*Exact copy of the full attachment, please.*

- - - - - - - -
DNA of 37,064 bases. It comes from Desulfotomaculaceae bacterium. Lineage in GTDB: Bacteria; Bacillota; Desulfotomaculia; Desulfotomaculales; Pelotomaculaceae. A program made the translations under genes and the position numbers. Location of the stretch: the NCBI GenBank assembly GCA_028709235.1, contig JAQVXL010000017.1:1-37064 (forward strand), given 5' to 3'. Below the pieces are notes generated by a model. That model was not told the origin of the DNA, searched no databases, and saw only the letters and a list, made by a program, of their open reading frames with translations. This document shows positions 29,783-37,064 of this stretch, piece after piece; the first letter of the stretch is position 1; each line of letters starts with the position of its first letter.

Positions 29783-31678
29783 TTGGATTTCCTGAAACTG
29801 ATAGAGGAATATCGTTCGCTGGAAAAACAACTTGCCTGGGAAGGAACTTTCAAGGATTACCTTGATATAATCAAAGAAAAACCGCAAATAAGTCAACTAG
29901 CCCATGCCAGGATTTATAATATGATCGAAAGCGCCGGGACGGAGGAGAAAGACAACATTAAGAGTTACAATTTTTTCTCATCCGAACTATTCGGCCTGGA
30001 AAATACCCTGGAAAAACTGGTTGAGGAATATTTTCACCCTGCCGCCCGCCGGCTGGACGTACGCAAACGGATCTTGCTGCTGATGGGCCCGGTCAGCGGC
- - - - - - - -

DNA of 37,064 bases. It comes from Desulfotomaculaceae bacterium. Lineage in GTDB: Bacteria; Bacillota; Desulfotomaculia; Desulfotomaculales; Pelotomaculaceae. A program made the translations under genes and the position numbers. Location of the stretch: the NCBI GenBank assembly GCA_028709235.1, contig JAQVXL010000017.1:1-37064 (forward strand), given 5' to 3'. Below the pieces are notes generated by a model. That model was not told the origin of the DNA, searched no databases, and saw only the letters and a list, made by a program, of their open reading frames with translations. This document shows positions 29,783-37,064 of this stretch, piece after piece; the first letter of the stretch is position 1; each line of letters starts with the position of its first letter.

Positions 29783-31678
29783 TTGGATTTCCTGAAACTG
29801 ATAGAGGAATATCGTTCGCTGGAAAAACAACTTGCCTGGGAAGGAACTTTCAAGGATTACCTTGATATAATCAAAGAAAAACCGCAAATAAGTCAACTAG
29901 CCCATGCCAGGATTTATAATATGATCGAAAGCGCCGGGACGGAGGAGAAAGACAACATTAAGAGTTACAATTTTTTCTCATCCGAACTATTCGGCCTGGA
30001 AAATACCCTGGAAAAACTGGTTGAGGAATATTTTCACCCTGCCGCCCGCCGGCTGGACGTACGCAAACGGATCTTGCTGCTGATGGGCCCGGTCAGCGGC